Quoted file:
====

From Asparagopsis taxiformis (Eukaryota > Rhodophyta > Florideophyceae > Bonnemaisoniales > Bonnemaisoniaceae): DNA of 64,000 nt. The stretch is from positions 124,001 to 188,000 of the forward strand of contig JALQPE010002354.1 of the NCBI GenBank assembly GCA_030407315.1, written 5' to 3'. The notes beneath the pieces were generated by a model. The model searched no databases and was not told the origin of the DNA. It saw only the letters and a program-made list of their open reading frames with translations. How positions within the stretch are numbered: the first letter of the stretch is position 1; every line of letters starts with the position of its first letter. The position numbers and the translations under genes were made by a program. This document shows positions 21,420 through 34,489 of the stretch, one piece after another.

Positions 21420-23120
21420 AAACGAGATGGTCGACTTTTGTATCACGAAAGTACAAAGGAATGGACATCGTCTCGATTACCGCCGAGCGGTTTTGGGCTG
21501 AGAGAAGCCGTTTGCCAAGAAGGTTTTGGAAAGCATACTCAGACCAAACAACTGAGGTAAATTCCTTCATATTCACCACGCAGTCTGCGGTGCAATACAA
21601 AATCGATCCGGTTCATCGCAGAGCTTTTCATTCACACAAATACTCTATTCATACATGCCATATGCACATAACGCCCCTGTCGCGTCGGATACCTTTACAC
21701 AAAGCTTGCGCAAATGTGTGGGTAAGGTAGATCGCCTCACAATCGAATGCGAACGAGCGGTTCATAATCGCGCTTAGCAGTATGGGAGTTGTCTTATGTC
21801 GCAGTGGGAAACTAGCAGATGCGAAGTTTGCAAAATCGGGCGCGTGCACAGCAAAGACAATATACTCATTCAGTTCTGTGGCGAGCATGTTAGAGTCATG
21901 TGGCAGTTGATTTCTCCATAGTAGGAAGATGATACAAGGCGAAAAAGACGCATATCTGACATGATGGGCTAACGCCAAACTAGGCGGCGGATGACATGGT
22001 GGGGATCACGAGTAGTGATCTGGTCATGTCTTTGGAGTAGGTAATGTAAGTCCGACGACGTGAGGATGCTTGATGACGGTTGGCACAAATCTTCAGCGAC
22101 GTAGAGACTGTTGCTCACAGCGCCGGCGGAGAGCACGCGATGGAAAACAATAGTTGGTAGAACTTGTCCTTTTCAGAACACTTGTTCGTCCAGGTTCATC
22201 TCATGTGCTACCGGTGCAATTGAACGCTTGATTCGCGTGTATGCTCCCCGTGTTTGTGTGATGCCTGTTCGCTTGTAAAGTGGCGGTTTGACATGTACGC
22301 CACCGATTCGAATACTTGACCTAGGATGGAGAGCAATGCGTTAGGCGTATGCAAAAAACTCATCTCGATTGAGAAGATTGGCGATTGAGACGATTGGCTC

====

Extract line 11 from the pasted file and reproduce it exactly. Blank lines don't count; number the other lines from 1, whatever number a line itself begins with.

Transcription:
22201 TCATGTGCTACCGGTGCAATTGAACGCTTGATTCGCGTGTATGCTCCCCGTGTTTGTGTGATGCCTGTTCGCTTGTAAAGTGGCGGTTTGACATGTACGC